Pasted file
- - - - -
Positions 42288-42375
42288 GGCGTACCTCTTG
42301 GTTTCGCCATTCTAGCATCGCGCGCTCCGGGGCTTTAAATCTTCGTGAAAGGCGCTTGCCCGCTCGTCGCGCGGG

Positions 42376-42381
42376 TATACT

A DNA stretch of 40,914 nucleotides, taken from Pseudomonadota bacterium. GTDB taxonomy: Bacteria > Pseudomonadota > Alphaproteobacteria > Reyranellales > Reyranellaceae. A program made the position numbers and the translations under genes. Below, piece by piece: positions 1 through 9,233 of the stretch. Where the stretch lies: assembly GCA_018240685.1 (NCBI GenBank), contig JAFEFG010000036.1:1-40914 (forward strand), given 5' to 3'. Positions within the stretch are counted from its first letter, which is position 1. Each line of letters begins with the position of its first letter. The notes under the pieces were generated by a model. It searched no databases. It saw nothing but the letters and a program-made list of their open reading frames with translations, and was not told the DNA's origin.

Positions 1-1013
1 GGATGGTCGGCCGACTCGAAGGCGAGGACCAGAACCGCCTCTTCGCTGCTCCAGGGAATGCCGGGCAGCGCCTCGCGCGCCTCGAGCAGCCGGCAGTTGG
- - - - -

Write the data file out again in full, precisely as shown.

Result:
Positions 42288-42375
42288 GGCGTACCTCTTG
42301 GTTTCGCCATTCTAGCATCGCGCGCTCCGGGGCTTTAAATCTTCGTGAAAGGCGCTTGCCCGCTCGTCGCGCGGG

Positions 42376-42381
42376 TATACT

A DNA stretch of 40,914 nucleotides, taken from Pseudomonadota bacterium. GTDB taxonomy: Bacteria > Pseudomonadota > Alphaproteobacteria > Reyranellales > Reyranellaceae. A program made the position numbers and the translations under genes. Below, piece by piece: positions 1 through 9,233 of the stretch. Where the stretch lies: assembly GCA_018240685.1 (NCBI GenBank), contig JAFEFG010000036.1:1-40914 (forward strand), given 5' to 3'. Positions within the stretch are counted from its first letter, which is position 1. Each line of letters begins with the position of its first letter. The notes under the pieces were generated by a model. It searched no databases. It saw nothing but the letters and a program-made list of their open reading frames with translations, and was not told the DNA's origin.

Positions 1-1013
1 GGATGGTCGGCCGACTCGAAGGCGAGGACCAGAACCGCCTCTTCGCTGCTCCAGGGAATGCCGGGCAGCGCCTCGCGCGCCTCGAGCAGCCGGCAGTTGG